“Poverty is a political choice” – not our words, but those of the UN inspectorate on the impact of Tory austerity economics on vulnerable people all over the UK.
Nowhere is the interdependence of every level of government more apparent than when it comes to the economic choices each branch of government makes. Central government embarks on economically-ruinous austerity; funding for local councils is cut; and councils, left to make hard choices, cut essential services on which people depend.
It doesn’t have to be this way. The reduction in local police presence, in social care provision, in buses and road maintenance, all comes down to the same central plank of Tory policy – austerity. Labour in government will end austerity with a fully-costed programme to restore public services, and one of the ways we will all benefit is through improved access to the vital services provided by local government.
The Preston Model
Let’s talk about the Preston model. Also known as the “Preston miracle”, an example of how local political choices can support local businesses.
Under Tory austerity, the city council of Preston in Lancashire faced the same challenges as any council in England. From 2011 to 2017 Preston’s central government grant was almost halved. Matthew Brown, Labour’s visionary leader in Preston, commented “the intention was to devolve cuts and blame it on us. But you can become more self-sufficient.”
That vision of self-sufficiency saved Preston, and turned its local economy around. Brown coordinated the city’s public sector buyers – council offices, schools, hospitals, the housing association – encouraging them to offer contracts, wherever feasible, to Preston-based businesses.
Printing contracts for the police force; council renovation contracts; and school food contracts were all given to local providers, creating jobs and apprenticeships in the local economy. The results were remarkable. In 2013 six Preston public bodies spent £38m of their budget in Preston, £292m in Lancashire. By 2017 the numbers were £111m in Preston, £486m in Lancashire – even with overall budgets cut by central government.
And how has the “Preston miracle” promoted buying from local farmers? To quote Aditya Chakrabortty, “in 2015, Lancashire county council put a contract to provide school meals out to tender. That was impossibly large for local firms, so officers broke it into bite-size chunks. There was a tender to provide yoghurt, others for sandwich fillings, eggs, cheese, milk, and so on…Local suppliers using Lancashire farmers won every contract and provided an estimated £2m boost to the county.”
Tailoring public contracts to local providers works. It boosts local employers, creating jobs and putting the money spent right back into the local economy. Local firms, and local farmers, could fulfil many or perhaps all of our region’s public tenders. Preston has already shown that it can be done. Labour in Sevenoaks and Swanley will help local businesses by doing the same.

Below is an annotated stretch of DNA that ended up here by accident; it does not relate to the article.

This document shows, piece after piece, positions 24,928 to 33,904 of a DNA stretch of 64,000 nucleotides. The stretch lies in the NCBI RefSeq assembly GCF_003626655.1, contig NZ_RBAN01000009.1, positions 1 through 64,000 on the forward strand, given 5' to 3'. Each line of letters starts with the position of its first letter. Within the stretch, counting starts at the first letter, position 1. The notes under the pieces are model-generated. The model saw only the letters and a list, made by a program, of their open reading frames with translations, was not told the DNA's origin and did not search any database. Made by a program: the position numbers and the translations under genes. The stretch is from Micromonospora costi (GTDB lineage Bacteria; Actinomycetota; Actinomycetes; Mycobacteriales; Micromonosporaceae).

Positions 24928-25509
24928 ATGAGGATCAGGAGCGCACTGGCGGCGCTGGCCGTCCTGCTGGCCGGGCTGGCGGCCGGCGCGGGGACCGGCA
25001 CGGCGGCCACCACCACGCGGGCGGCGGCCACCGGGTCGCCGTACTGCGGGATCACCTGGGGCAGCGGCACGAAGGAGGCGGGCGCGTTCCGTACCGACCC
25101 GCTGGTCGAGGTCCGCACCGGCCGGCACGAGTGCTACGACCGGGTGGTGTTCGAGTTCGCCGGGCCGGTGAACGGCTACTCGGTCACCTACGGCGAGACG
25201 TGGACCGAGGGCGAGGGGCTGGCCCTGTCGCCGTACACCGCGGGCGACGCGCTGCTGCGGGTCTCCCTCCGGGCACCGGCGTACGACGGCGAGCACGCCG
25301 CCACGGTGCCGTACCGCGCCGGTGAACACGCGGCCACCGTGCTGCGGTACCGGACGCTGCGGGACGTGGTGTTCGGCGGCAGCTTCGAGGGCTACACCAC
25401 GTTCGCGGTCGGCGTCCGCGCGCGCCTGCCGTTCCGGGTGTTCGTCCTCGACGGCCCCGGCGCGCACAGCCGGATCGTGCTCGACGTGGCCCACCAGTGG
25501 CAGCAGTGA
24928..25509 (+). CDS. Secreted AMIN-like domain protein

Challenging poverty and inequality by opposing the roll-out of universal credit
We cannot say it often enough – everything is connected. Poverty in our district and our communities is, as the UN reprimanded the Tory national government, “a political choice”. If Sevenoaks District Council cannot provide the basic services vulnerable people in our district need, that is a political choice by the national government, and it is a political choice we will never support.
The roll-out of universal credit is, likewise, a political choice. This disastrous policy has been shown beyond reasonable doubt to destroy the lives of vulnerable people. It deprives people of the resources they need to live dignified, fulfilling lives.
At every level of government, Labour will not stand idly by and let universal credit wreck our communities. Labour councillors will do everything they can to prevent universal credit being brought in here.
Tackling fuel poverty
One of the causes, and one of the tragedies, of poverty is having to choose between food or heating and light. Everyone will have read, last winter or the winter before, of vulnerable people, usually families, facing this terrible choice.
Labour’s plan for a community-owned, non-profit local energy company would make tackling fuel poverty an easy part of our general new green deal. Being left behind by austerity should not force families to choose between feeding their children or heating their homes in winter. Labour’s new green deal will include a provision to end fuel poverty out of our locally-owned energy company.
Tackling homelessness and poverty through genuinely affordable and social housing
Finally, Labour’s promise to support housing developments only if they include a reasonable provision for housing that is genuinely affordable for local people on an average household income; our promise to support developments only if they commit to genuinely integrated social housing provision; and our promise to support developments only if they include necessary environmental protections including tree planting, community gardens and allotments, all mean that local homelessness and housing precarity, which have gone up here since the Tories took power nationally in 2010, can finally be reversed.